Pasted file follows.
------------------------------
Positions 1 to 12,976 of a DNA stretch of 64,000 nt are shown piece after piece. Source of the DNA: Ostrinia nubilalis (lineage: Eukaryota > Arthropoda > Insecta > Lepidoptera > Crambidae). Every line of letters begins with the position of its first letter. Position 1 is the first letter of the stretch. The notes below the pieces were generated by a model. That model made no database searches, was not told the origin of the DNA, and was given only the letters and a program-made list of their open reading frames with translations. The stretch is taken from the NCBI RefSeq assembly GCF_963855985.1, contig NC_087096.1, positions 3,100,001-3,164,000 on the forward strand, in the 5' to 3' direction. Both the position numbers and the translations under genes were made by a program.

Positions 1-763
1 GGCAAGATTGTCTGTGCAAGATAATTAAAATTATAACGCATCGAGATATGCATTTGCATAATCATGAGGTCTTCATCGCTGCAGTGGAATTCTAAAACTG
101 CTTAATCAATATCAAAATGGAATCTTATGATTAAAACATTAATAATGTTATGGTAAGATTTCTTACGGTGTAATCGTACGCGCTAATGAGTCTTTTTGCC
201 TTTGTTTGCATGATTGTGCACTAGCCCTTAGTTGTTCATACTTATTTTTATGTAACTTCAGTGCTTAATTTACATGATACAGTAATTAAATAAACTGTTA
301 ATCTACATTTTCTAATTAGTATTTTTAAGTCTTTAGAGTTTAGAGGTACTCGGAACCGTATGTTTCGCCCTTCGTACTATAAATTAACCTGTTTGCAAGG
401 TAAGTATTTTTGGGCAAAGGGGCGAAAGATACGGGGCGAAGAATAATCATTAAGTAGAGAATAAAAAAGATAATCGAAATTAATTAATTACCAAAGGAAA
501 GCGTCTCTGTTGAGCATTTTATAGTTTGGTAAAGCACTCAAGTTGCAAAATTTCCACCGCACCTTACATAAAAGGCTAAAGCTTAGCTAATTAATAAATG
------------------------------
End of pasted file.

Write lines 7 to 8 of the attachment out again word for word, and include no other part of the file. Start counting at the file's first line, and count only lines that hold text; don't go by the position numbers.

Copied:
401 TAAGTATTTTTGGGCAAAGGGGCGAAAGATACGGGGCGAAGAATAATCATTAAGTAGAGAATAAAAAAGATAATCGAAATTAATTAATTACCAAAGGAAA
501 GCGTCTCTGTTGAGCATTTTATAGTTTGGTAAAGCACTCAAGTTGCAAAATTTCCACCGCACCTTACATAAAAGGCTAAAGCTTAGCTAATTAATAAATG